The sole is located at the bottom of the clubhead and consists of the area located between the heel and the toe, and between the leading and trailing edges. The marking or engraving that identifies the golf club in question will usually be found on the sole of the club. In other cases, the name of the club manufacturer would also be found herein.
Varying sole width
For example, a driver will have an immense sole compared to that of a putter. But for the same club – for example a 3-iron – the width can also vary from club manufacturer to the next.
Blade-type clubs (or musclebacks) will generally feature soles that are much thinner than their cavity back equivalents.
Varying sole shapes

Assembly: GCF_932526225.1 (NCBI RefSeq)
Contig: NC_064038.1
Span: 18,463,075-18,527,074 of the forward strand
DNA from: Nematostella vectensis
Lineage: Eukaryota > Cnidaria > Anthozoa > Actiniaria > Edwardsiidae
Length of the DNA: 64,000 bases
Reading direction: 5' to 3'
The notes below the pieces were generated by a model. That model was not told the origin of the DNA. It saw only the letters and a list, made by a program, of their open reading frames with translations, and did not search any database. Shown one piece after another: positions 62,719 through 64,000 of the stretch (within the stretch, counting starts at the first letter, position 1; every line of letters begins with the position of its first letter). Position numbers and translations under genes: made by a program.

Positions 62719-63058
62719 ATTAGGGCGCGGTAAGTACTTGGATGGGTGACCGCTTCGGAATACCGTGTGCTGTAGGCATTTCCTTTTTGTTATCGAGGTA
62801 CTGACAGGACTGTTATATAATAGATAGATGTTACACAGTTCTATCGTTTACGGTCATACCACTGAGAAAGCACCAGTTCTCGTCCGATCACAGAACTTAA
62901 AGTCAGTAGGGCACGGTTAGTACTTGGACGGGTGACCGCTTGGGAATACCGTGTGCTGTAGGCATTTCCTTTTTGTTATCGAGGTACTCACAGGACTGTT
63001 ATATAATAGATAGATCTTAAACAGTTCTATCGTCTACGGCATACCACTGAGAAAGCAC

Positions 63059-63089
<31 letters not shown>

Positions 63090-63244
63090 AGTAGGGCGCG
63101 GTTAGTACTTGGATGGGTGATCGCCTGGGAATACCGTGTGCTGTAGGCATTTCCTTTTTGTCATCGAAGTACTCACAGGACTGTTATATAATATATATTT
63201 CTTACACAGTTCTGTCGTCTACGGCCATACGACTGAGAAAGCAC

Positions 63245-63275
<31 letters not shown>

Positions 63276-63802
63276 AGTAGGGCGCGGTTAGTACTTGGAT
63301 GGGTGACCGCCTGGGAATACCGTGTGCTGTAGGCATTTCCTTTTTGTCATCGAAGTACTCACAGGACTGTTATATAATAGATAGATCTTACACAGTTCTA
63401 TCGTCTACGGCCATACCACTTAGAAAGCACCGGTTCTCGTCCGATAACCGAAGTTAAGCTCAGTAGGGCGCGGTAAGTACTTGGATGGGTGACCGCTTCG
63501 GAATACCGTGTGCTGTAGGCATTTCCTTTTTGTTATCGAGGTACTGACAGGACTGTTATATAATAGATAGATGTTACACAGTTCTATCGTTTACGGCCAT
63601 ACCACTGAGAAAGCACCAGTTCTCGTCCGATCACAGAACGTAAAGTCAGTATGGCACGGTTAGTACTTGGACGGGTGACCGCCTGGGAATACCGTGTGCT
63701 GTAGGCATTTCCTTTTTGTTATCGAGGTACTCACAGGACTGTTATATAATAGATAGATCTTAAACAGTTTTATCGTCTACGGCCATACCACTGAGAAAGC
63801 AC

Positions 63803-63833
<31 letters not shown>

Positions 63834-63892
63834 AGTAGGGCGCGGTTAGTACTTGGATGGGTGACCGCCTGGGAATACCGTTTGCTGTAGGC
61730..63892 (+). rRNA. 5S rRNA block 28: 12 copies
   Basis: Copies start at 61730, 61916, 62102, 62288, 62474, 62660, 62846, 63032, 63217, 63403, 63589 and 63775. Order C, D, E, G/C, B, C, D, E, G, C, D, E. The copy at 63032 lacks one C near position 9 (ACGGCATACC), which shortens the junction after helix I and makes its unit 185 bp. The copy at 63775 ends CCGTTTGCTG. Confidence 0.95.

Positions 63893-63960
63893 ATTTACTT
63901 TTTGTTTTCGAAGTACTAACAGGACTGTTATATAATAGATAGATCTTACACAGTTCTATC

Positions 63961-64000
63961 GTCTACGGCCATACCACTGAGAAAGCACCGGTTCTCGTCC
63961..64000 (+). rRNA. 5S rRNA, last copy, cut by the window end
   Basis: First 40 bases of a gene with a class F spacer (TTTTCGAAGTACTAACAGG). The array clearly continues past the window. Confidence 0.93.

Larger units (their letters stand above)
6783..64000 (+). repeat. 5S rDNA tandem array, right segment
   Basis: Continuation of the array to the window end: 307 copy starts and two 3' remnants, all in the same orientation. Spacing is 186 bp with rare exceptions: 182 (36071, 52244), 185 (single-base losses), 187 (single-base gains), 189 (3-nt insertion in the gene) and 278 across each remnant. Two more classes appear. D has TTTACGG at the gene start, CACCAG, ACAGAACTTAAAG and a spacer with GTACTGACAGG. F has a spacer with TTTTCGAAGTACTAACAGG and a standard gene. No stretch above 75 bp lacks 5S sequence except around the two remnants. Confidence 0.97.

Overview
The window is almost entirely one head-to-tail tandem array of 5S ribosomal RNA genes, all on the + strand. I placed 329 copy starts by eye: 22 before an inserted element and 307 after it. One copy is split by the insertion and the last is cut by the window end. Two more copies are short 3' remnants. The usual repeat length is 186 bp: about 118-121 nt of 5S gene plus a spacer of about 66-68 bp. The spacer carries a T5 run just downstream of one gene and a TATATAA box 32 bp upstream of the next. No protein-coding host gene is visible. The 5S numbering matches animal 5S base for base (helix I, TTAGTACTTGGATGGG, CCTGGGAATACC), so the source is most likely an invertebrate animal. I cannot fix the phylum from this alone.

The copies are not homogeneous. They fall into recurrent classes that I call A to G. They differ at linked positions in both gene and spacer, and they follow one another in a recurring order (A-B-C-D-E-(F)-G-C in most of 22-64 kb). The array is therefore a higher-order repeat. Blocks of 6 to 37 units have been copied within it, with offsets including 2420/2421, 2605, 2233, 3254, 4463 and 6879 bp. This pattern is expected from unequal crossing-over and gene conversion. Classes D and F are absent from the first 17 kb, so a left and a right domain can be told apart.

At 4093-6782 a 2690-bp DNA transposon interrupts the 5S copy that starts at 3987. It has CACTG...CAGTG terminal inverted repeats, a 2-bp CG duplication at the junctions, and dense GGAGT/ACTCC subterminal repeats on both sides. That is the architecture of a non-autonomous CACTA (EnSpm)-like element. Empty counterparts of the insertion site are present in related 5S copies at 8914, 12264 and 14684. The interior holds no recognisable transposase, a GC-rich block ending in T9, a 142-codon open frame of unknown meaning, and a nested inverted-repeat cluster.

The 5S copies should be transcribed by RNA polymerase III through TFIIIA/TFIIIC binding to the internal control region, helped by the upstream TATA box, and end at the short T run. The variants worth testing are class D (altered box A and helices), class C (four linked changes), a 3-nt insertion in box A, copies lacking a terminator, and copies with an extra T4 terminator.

Soles can also be found in different shapes and not only in their perfectly flat version. For example, a sand wedge will feature a sole that is angled towards the ground rather than resting flat against it.
This is especially true for sand wedges that have high bounce. How a sole is shaped will impact how the club will be used and under which condition it will perform best.
For example, a club whose sole is perfectly flat will make it difficult for the club to bounce off the sand for a bunker shot and will have a tendency to dig into the sand instead.